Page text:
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Death Imagery in “The Bell Jar”

One of the most interesting motifs of the novel is death's presence in the imagery that develops during the evolution of the narrative.

When returning home Esther exists in a state of stagnation. “I crawled between the mattress and the padded bedspread and let the mattress fall across me like a tombstone.” (p. 101) Here Esther is likening her bed to a grave. In life she is tries to escape the world around her through sleep, in the same way she sees dying as the ultimate lasting escape from the world.

Even on her day at the beach this type of imagery remains in her thoughts “I saw a shark’s teeth and whales’ bones littered about down there like gravestones.” (p. 125) Again she brings to the reader's attention that her thoughts are of death. At this moment she is deciding if she should drown herself, but rather than make the choice herself she is waiting for a sign from the sea.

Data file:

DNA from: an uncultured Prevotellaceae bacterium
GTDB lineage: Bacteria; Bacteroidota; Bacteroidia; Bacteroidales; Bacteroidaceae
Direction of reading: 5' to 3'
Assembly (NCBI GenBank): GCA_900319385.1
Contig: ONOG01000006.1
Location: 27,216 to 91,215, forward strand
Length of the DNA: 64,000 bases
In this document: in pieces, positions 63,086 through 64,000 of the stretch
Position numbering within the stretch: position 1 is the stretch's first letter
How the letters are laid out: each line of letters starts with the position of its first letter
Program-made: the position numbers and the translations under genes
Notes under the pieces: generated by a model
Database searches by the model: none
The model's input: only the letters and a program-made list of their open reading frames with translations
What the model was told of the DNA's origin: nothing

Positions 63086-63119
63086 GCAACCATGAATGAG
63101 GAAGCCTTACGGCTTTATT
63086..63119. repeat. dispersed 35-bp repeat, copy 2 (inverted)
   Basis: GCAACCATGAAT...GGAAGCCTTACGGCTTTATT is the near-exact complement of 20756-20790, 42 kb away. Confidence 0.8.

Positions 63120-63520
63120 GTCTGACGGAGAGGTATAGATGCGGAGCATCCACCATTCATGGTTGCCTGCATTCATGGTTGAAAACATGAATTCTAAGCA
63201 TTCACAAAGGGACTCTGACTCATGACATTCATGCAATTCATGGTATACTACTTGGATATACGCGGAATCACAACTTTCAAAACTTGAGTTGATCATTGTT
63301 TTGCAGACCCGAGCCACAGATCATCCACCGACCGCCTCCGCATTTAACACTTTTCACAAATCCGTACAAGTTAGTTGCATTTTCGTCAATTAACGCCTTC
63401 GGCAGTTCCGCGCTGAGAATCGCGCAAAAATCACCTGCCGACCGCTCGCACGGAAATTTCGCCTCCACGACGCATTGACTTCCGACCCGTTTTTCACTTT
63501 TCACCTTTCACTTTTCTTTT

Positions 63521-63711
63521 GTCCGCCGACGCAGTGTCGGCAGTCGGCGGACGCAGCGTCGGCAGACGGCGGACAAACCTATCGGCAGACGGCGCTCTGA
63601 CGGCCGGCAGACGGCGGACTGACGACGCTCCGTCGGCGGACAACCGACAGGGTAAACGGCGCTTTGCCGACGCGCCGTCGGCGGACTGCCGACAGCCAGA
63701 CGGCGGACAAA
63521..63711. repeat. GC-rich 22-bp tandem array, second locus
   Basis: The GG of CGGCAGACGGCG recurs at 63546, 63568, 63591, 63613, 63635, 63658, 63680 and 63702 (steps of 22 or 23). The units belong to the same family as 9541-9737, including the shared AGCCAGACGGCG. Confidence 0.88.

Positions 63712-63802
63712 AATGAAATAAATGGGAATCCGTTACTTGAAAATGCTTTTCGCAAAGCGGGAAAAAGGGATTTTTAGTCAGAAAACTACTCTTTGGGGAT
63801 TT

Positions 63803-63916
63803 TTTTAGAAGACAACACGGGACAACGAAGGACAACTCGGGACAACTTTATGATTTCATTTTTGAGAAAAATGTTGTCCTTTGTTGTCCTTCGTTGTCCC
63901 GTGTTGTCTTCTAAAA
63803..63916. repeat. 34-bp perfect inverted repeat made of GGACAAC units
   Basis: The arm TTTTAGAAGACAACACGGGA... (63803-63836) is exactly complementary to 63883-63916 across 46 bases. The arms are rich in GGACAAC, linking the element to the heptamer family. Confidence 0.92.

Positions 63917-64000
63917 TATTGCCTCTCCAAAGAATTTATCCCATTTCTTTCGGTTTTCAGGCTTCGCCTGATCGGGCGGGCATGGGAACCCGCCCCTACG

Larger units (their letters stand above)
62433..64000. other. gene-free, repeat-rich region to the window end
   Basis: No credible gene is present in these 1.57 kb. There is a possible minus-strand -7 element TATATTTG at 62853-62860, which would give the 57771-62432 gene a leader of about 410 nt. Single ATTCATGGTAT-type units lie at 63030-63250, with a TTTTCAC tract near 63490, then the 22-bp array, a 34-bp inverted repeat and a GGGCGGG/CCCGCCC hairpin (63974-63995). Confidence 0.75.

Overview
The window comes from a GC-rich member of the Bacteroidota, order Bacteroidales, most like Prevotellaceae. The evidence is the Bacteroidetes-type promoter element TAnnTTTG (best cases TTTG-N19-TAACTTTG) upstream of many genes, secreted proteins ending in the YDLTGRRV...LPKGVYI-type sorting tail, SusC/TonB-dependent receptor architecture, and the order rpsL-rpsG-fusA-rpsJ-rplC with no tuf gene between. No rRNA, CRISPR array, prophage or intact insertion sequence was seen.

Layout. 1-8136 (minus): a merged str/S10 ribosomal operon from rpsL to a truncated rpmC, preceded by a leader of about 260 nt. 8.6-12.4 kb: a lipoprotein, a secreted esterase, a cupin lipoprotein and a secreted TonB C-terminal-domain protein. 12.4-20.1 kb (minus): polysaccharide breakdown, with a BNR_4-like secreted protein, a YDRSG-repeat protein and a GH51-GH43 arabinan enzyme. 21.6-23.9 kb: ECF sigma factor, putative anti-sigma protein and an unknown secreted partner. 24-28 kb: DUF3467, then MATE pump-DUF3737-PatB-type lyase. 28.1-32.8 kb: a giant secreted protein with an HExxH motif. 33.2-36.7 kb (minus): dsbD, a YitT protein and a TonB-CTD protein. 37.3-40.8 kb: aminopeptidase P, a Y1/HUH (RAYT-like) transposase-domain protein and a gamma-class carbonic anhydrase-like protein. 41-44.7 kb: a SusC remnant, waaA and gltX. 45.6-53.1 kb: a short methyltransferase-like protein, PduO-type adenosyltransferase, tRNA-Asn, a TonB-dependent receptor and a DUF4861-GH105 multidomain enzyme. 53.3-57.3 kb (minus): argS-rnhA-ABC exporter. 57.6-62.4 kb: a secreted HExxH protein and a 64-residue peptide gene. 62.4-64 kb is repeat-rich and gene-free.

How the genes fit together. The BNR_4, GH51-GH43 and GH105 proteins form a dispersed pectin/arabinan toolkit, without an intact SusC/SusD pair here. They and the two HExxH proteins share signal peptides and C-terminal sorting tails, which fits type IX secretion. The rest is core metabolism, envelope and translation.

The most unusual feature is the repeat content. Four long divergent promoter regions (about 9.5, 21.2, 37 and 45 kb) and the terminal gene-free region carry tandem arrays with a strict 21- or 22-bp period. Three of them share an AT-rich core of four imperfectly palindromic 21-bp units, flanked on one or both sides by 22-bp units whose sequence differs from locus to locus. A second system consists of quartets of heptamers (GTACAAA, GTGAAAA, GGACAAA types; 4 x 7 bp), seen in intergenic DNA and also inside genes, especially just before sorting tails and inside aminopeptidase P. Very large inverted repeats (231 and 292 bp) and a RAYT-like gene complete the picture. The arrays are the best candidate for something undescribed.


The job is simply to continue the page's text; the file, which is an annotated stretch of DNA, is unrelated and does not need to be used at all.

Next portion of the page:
The image of the funeral procession seems to be the next allusion of death used by Esther: “...Grinea’s black Cadillac eased through the tight, five o’ clock traffic like a ceremonial car.” (p. 151) She is being taken to a private hospital for further examination of her illness. In the term “ceremonial car” and the Cadillac’s color, Esther seems to associate this to a hearse carrying the mourners and the dead to a funeral.

Through these images the reader finds that Esther has developed an unhealthy preoccupation with death. She desires to 'wipe herself clean', but something always stops her from completing her suicide. In the end it is not clear that eventually she will not.